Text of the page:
The subsection on energy presents the results of a life-cycle analysis of energy inputs and outputs over the 20 year time frame used in this study. The basis is 1 ton of MSW at the curb.
Mass burning and RDF combustion are the most efficient MSW management techniques for energy recovery. Comparisons of performance indicate that differences between the two appear to depend more on the particular waste stream than on differences in design.
Limitations on the Cost Data
The subsections on mass burning and RDF preparation and combustion include data on costs of these facilities. Published cost estimates for individual facilities vary over a wide range, and the data are therefore useful only as order-of-magnitude estimates of the possible costs of new combustion facilities. The variations reflect inconsistencies in the sources of the estimates (the analysis used published data only) rather than predictable variations based on the type of technology or the size of the facility. In many cases, the sources of the estimates fail to provide sufficient information to convert the estimate to a consistent basis or to identify the reasons for the differences.
Table 5.1 SUMMARY OF THE STANDARDS FOR MUNICIPAL WASTE COMBUSTORS [Subpart Ea] Standard, Converted to lb/t MSW(a) Applicability The NSPS apply to MWCs with unit capacities above 250 t/d that combust residential, commercial and/or institutional discards. Industrial discards are not covered by the NSPS(b) Good Combustion Practices * Maximum load level demonstrated during dioxin/furan performance test * Maximum PM control device inlet temperature no greater than 17C hotter than demonstrated during dioxin/furan performance test * CO level (averaging time) as follows: - Modular starved and excess air MWCs - 50 ppmv (4h) 0.4 - Mass burn waterwall and refractory MWCs - 100 ppmv (4h) 0.8 - MWCs using fluidized bed combustion - 100 ppmv (4h) 0.8 - Mass burn rotary waterwall MWCs - 100 ppmv (24h) 0.8 - RDF stokers - 150 ppmv (24h) 1.2 - Coal/RDF mixed fuel-fired MWCs - 150 ppmv (4h) 1.2 * ASME or State certification for MWC supervisors. Operator training and training for other MWC personnel MWC Organic Emissions (measured as total dioxin/furans) * Dioxins/furans(c,d) - 30 ng/dscm 2.3x10(-7) MWC Metal Emissions (measured as PM)(a) * PM - 34 mg/dscm 0.26 * Opacity - 10 percent (6-minute average) MWC Acid Gas Emissions (measured as SO(2) and HCI)(a) * SO(2) - 80% reduction or 30 ppmv (24h), whichever is less stringent 0.54 * HCI - 95% reduction or 25 ppmv, whichever is less stringent 0.25 * Basis - spray dryer and fabric filter Nitrogen Oxides Emissions(a) * NO(x) - 180 ppmv (24h) 2.34 Monitoring Requirements * SO(2) - CEMS, 24 h geometric mean. Source: CFR, 1991(a) (a) These conversions are not part of the standards. They are approximate because they depend on carbon content in the MSW (b) See glossary for acronyms (c) All emissions levels are at 7% O(2), dry basis (d) Dioxins/furans measured as total tetra- through octa-chlorinated dibenzo-p-dioxins and dibenzofurans, and not as toxic equivalentsClick here for table in WK1 format.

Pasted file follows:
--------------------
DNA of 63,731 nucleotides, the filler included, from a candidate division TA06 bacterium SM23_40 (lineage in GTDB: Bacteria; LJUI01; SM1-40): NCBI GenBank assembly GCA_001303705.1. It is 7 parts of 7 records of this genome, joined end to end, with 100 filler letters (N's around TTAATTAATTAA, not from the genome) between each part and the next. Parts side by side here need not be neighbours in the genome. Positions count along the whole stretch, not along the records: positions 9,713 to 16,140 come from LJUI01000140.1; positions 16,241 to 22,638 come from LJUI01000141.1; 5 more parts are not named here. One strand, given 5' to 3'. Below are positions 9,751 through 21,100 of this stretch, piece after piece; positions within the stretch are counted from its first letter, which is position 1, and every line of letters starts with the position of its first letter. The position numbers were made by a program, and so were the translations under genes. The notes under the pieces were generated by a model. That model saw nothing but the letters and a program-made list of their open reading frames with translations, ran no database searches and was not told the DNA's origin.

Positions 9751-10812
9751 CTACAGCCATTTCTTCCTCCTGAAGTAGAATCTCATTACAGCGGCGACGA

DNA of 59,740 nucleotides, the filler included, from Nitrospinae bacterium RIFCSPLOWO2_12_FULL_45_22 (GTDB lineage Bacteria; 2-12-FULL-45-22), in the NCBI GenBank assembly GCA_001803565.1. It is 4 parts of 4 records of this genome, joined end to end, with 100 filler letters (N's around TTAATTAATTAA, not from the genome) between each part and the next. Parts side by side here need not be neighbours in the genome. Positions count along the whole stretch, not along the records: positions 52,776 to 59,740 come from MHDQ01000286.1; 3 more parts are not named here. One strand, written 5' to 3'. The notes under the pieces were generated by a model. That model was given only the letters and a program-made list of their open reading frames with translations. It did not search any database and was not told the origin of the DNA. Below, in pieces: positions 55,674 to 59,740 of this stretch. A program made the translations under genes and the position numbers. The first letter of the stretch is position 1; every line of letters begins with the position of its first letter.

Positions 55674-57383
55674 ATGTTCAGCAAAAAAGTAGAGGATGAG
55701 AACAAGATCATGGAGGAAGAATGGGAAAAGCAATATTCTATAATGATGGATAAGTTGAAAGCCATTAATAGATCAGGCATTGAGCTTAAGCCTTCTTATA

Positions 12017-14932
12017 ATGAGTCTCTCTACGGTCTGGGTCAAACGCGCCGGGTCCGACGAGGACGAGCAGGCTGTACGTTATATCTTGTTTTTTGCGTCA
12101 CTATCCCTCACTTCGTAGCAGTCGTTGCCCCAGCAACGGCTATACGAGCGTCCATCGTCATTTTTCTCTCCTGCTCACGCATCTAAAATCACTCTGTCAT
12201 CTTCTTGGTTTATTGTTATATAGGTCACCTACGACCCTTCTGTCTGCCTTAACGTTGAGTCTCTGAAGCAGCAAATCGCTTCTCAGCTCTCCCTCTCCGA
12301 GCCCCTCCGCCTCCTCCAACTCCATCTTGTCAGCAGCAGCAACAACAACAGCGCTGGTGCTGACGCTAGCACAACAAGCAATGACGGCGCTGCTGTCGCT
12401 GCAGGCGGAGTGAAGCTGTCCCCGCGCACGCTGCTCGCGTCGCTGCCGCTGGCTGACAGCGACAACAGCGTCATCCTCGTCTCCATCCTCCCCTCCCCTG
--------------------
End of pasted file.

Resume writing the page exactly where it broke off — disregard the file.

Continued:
For example, the finance charge for the capital investment for a given facility would be significantly affected by the interest rate prevalent at the time of project financing, but many sources fail to note that interest rate. Over time, requirements governing the Best Available Control Technologies (BACT), or Best Demonstrated Technology (BDT) tend to become more stringent, and the additional cost of more advanced technologies will increase the capital costs of more recent projects to an unpredictable extent. Moreover, capital investment in general would be affectedly the type and composition of the wastes and the plant site conditions, but many sources fail to provide data on these matters.
Similarly, the operation and maintenance (O&M) costs are affected by site-specific conditions such as labor rates, labor contracts, safety rules, the size of the crew, and so on. Again, information on these factors is rarely provided in the literature.